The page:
Medication Advice for Travelers

Darrell Hulisz, RPh, PharmD
Published Online: Wednesday, May 1, 2002

Going on a vacation can be a pleasant experience. For people with health problems or those traveling to developing countries, however, it can seem downright dangerous. This article will provide advice and answer common questions regarding over-the-counter (OTC) medications and first-aid supplies to take along on a vacation.

Before You Leave
Planning ahead is important for patients with long-term medical conditions. A thorough checkup by your physician is recommended to make sure that you are healthy enough for travel. Also, ask your doctor to authorize enough medication refills for your trip. If you are traveling abroad, a letter from your doctor listing your medications and doses may help you get through customs and security checks. You should also pack a brief summary of your medical history (medical conditions, allergies) and your medical insurance card.

If you are traveling abroad, especially to developing countries, ask your doctor whether any vaccinations might be needed to protect against infectious diseases common in your vacation destination. In addition, ask your doctor about your risk of acquiring tuberculosis, hepatitis, or traveler?s diarrhea. You may also visit www.cdc.gov/travel, or contact your local health department or one of the resources listed at the end of this guide.

What to Pack
Sunscreen is necessary for fair-skinned individuals and children. The SPF number tells you how much protection a particular sunscreen provides against the sun?s damaging rays. It is important to apply sunscreen at least 30-60 minutes before going outside and to reapply it after swimming or sweating heavily.

An insect repellent is also important if you plan on being outdoors. Many types of insect repellents are available. It is a good idea to use a product containing the ingredient deet (10% to 35% is recommended). Remember to avoid touching your eyes and mouth, and do not apply the product over any open cuts or irritated skin. Do not use insect repellent containing deet on children under 8 years old. For infants and children, use Avon?s Skin-So-Soft instead.

Other items to pack include general first-aid supplies. First-aid kits usually include various-sized bandages, a thermometer, and a topical disinfectant for minor cuts or scrapes. If space permits, you may consider packing some bottled water to avoid traveler?s diarrhea.

OTC Medicines for Specific Travel Conditions

Pain and Fever
Tylenol is recommended for minor aches, pain, and fever. Fever that lasts for more than 48 hours or is accompanied by a sore throat, skin rash, persistent diarrhea, or a stiff neck requires prompt medical attention. Ibuprofen and aspirin can also be used for pain.

Poison Ivy, Insect Bites, and Rashes
Insect bites, stings, and skin rashes caused by poison ivy or related plants usually do not need medical attention. These conditions can be treated with topical hydrocortisone 1% cream, which is available without a prescription.  But if you travel to a high-risk area for diseases such as malaria or Lyme disease, you should see a doctor or pharmacist if you get numerous insect bites, if a rash or irritation develops near the bite, or if you develop any new symptoms. If you have a history of serious reactions to bee stings or other insect bites, make sure that you have immediate access to emergency epinephrine (Epi-Pen).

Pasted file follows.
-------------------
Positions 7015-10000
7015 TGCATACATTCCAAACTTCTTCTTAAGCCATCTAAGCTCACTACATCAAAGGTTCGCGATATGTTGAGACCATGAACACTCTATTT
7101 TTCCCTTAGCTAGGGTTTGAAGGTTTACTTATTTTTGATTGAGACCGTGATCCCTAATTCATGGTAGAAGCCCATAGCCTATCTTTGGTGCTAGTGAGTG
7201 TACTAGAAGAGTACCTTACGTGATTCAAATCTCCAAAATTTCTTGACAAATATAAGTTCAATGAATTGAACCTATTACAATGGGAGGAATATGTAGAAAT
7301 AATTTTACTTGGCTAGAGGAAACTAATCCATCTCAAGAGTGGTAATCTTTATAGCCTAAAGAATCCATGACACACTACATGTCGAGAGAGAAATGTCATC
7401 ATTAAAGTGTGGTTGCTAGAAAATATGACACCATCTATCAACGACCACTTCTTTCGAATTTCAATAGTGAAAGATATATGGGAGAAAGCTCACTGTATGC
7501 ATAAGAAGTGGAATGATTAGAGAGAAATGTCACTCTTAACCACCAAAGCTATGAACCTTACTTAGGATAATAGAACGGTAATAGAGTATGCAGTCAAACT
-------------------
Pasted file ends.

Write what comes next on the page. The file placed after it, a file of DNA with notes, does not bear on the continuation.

Traveler?s Diarrhea
Consuming contaminated food or drinks causes traveler?s diarrhea. It is more common in certain parts of the world. To prevent traveler?s diarrhea:

  • Do not buy food from street vendors
  • Avoid raw or uncooked meat and fish
  • Drink only boiled or bottled water, if possible

Depending on your travel destination, your doctor may prescribe an antibiotic to take in case you develop this condition. The symptoms can be treated with non-prescription drugs, such as Imodium or Pepto-Bismol. For persistent diarrhea that lasts longer than 48 hours or that does not get better with treatment, you should seek medical attention. Nonprescription drugs for diarrhea should generally be avoided if you have a high fever or notice blood in the stool, unless directed by a physician.

Motion Sickness
OTC medications for motion sickness include Dramamine, Antivert, Bonine, and Bucladin. These medications all have side effects, such as drowsiness, dry mouth, blurry vision, and urinary retention. These medications need to be taken at least 1 hour before travel to be effective.

More Health Information for Travelers

  • Travelers should check with the US embassy or consulate in the destination country. The embassies often have lists of English-speaking physicians and information on available vaccines.
  • The Centers for Disease Control (CDC): 800-311-3435) or CDC Travelers? Health Hotline (877-FYI-TRIP); or fax-on-demand 888-232-3299; or on the Internet: www.cdc.gov/travel
  • International Association for Medical Assistance to Travelers: 716-754-4883; or on the Internet: www.cybermall.co.nz/NZ/IAMAT
  • International Society of Travel Medicine: 770-736-7060; or on the Internet: www.istm.org
  • Medicine Planet: www.travelhealth.com
  • Travel Health Online: www.tripprep.com
  • Travel Medicine, Inc: www.travmed.com

Figure



Related Articles
Patient profiles should be reviewed for drugs that may cause or exacerbate incontinence.
A new meta-analysis finds that patients with ADHD are significantly less likely to smoke if they take stimulant medications—and that the effect is even stronger with consistent adherence.
Although clinical trials have indicated that intraocular pressure-lowering medications are effective in patients with open-angle glaucoma, new research suggests that the medications may not be as effective in real-world settings.
A review of whether acetaminophen is likely to interact adversely with antihypertensive therapy.
Latest Issues
$auto_registration$